Inside the Capitol for Impeachment: National Guard in Every Corner


WASHINGTON — They slept on the marble floors, lined up for coffee in the 24-hour snack bar and marveled at the marble likenesses of the nation’s founders in the Rotunda and Statuary Hall. They snapped photos with their phones, ate pizza and sometimes played cards, their M4 carbines at their sides.

Throngs of armed, camouflage fatigue-clad members of the National Guard ringed the Capitol and lined its halls on Wednesday, weapons, helmets and backpacks stacked seemingly in every corner of the complex. The heavily militarized presence provided a jarring and sobering backdrop to the House chamber as a majority of lawmakers moved to impeach a sitting American president for inciting an insurrection on the nation’s Capitol.

It evoked reminders of the rioters who just one week earlier had stormed the complex as its terrified occupants took shelter inside the barricaded House chamber and secure locations across the Capitol — and the recriminations that remained before President-elect Joseph R. Biden Jr.’s inauguration.

“It doesn’t belong here,” Representative Elaine Luria, Democrat of Virginia and a veteran who served 20 years in the Navy, said of the military presence in the building. “It is something that is out of place.”

“I hate the idea that we’re going to change in a way, be harder more difficult or more cumbersome for people to come enjoy the historic monument that this is because of what happened last week,” she added.

“What we’re dealing with now is combating an insurrection, so I feel like everything upside down,” said Representative Colin Allred, Democrat of Texas, who recalled whipping off his jacket on the House floor and preparing to defend his colleagues against the rioters. “To see National Guardsmen sleeping in the halls, to have the necessary protection of having metal detectors put up to go onto the House floor — I know the word ‘unprecedented’ is used a lot, but this is unprecedented. And it’s also so sad, just so sad.”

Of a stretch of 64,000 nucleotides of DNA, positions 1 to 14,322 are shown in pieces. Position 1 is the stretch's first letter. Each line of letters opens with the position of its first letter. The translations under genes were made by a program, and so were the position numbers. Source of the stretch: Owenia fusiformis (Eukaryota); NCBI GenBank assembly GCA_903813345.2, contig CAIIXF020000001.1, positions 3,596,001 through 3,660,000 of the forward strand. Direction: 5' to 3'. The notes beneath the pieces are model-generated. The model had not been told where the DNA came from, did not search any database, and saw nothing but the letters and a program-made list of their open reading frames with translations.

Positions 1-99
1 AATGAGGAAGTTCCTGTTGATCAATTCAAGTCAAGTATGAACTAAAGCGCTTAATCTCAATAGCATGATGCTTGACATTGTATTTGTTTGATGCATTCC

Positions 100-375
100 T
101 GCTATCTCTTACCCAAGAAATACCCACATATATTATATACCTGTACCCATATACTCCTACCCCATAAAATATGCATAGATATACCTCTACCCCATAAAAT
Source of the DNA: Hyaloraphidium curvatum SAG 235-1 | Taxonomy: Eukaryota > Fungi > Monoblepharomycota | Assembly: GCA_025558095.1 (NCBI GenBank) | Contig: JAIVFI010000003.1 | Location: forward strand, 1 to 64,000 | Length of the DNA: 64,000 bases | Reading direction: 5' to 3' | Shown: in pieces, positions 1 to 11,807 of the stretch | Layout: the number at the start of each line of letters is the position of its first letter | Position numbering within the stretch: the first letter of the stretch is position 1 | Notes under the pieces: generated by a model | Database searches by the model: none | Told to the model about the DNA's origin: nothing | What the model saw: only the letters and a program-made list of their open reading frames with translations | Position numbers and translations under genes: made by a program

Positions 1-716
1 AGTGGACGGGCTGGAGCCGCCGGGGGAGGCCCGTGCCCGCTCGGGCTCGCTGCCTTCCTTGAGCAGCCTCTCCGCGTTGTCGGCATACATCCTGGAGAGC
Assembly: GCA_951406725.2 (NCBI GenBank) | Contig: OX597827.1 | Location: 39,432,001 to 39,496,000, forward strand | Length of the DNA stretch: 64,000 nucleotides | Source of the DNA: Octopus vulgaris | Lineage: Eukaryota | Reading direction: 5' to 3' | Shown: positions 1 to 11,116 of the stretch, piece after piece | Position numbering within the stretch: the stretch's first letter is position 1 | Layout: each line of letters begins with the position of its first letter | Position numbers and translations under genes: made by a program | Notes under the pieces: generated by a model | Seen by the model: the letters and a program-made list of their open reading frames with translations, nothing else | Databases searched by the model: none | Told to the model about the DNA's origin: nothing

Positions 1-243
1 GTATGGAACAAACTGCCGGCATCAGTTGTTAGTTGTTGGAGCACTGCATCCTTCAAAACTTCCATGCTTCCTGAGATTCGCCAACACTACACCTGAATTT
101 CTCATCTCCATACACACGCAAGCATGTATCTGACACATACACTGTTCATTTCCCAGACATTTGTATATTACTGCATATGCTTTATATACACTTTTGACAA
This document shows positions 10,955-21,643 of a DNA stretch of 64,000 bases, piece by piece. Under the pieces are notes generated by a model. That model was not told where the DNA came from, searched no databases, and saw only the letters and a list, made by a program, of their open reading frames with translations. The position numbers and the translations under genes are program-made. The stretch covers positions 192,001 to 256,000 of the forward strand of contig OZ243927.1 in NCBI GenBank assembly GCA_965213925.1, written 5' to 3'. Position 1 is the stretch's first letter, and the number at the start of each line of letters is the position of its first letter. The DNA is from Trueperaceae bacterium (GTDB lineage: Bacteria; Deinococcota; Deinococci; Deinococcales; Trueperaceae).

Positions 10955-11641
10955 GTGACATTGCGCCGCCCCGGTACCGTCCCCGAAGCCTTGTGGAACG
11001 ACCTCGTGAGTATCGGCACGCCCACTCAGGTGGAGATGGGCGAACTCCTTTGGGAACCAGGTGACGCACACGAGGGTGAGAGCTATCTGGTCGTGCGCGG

“It’s intended to be open,” Mr. Allred added of the Capitol. “It’s a museum, it’s a place where ordinary Americans should feel like they can come and watch the government work.”

But while it houses both artifacts of American history and the holders of the highest offices of American democracy, the Capitol complex is in ordinary times an accessible fortress. But with tourists barred as a way to stop the spread of the coronavirus, the presence of hundreds of armed troops was even more disconcerting after months of near-empty hallways.

Several of the soldiers craning their necks to look at the paintings and sculptures etched into the ceiling of the Rotunda said they had never been to the Capitol, even as tourists. Their colleagues in another room could be seen dozing next to a plaque commemorating troops who were quartered in the Capitol in 1861, in Statuary Hall, and a small group posed for a photo with the statue of Rosa Parks.

John Ismay and Luke Broadwater contributed reporting.

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